“We got ourselves back into contention for the championship in St. Louis and then headed to Reading and qualified decent, but we lost first round.  We just tried to give it too much.  When you lose first round, it puts you right back in the same situation,” explains Brown.  “We ran Vegas and we didn’t run the way we would have liked and stayed out and tested.  We had nothing to lose.  We went to our six-disc clutch setup that we were planning on running next year and our car bounced right back to where it used to be.  We knew that going into Pomona, but we still wanted to take a chance going with a new setup that we didn’t have that many laps on.  We had some laps throughout the year on it in qualifying and we were comfortable with it.  When you think about it, it’s hard to switch from something that got you so many round wins in the beginning and the middle of the year.  We stuck to our guns too long.  That’s pretty much what I would say that happened to us this year in the Countdown.”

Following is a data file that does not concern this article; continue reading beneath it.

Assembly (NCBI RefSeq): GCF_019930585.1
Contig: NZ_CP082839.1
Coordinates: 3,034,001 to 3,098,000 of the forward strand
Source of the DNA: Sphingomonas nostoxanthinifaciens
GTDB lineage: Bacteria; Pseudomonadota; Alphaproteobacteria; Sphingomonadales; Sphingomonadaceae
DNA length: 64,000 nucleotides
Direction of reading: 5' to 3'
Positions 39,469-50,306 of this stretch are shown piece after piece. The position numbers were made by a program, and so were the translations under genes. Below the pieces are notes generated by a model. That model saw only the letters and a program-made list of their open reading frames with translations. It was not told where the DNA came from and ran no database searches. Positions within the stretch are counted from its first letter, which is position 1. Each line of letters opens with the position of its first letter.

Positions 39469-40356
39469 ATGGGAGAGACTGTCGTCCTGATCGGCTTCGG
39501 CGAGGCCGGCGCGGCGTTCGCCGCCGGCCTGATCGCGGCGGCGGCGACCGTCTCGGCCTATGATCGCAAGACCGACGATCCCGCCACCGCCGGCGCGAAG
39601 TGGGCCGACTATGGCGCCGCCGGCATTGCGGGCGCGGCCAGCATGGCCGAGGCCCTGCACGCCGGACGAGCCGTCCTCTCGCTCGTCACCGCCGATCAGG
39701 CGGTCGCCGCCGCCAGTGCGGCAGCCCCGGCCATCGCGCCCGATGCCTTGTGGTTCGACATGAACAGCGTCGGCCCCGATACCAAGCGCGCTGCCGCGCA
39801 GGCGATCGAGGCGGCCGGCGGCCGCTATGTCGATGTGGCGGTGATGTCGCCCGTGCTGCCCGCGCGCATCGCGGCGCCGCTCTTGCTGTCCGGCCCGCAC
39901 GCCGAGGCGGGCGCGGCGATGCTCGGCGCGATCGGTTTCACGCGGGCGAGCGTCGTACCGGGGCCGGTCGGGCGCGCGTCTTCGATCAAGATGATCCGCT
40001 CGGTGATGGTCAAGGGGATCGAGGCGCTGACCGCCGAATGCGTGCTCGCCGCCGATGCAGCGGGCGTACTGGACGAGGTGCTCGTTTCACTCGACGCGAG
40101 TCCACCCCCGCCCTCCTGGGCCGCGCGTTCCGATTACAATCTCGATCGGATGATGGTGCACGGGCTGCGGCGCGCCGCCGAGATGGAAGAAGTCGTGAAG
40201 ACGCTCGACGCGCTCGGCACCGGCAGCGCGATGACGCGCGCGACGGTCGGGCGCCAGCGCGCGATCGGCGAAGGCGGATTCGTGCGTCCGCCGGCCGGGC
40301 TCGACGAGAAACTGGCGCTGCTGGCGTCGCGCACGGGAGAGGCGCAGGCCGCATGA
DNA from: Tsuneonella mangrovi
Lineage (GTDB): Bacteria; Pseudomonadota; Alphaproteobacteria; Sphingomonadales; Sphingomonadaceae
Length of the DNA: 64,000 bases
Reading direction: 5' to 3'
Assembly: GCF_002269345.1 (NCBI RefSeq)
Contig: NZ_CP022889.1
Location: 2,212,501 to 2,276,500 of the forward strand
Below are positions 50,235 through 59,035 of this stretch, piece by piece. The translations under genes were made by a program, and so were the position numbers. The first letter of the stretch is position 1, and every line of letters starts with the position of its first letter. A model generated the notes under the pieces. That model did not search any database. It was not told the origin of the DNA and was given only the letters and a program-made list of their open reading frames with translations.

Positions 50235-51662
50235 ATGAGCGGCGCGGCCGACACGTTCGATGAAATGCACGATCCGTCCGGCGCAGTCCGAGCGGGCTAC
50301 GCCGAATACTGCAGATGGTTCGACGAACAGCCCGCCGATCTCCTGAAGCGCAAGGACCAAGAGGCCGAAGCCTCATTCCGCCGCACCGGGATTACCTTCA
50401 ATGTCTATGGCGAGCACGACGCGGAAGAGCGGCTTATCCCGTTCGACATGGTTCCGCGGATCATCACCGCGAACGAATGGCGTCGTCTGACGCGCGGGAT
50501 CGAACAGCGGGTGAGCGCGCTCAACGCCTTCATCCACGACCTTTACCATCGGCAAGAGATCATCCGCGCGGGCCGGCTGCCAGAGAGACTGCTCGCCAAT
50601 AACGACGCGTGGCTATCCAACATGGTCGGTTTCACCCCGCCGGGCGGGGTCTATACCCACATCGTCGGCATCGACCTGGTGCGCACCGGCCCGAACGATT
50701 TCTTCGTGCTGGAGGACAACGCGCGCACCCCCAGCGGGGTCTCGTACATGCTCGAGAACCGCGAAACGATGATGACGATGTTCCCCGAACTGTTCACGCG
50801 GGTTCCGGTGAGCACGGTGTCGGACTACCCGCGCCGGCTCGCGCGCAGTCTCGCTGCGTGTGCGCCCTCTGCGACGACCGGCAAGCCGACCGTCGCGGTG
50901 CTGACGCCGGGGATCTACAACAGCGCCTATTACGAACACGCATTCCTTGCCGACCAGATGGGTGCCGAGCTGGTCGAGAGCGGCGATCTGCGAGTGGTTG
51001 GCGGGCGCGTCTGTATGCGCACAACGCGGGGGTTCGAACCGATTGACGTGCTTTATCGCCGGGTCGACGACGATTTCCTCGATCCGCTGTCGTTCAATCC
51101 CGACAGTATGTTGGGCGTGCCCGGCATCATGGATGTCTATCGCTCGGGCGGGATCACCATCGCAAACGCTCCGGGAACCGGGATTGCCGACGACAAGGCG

The team rallied for Pomona’s NHRA Finals, qualifying No. 2 with a superb near national record run of 3.720 seconds, but at that point the championship was gone.  The determined DSR/Matco team never quit, though, and improving their position still remained paramount.


“We lost to Morgan Lucas in the semi-finals, who went on to win the race,” Brown said.  “We set the second quickest ET of the first round, low ET of the second round and the second quickest time in the semi-finals to Morgan who just threw a life shattering run on us(3.707 to Brown’s 3.742 ET).   If we would have won that round of racing, it would have placed us fourth place in points right there.  If we would have won the race, we would have been third place.  If our car was capable of setting the world record, we would have moved up to second in points and then things might not have been that bad of a year.  It was just that we got beat by Morgan.”

Those incredible elapsed times were created with excellent weather, offering sporadic sunshine – just enough to put some heat in the track with low humidity.  The NHRA Safety Safari prepped the track with grip and the crew chiefs pounced on it, giving the fans a real show in NHRA’s finale of 2014.

“We kind of knew it was out there,” said Brown.  “We ran a 3.720 in qualifying where Morgan’s teammate [Richie Crampton] went 3.711.  When we ran our 72, we didn’t make it to the end of the racetrack.  If we had put our 74 back-half with our 72, we would’ve gone out there with a 3.705.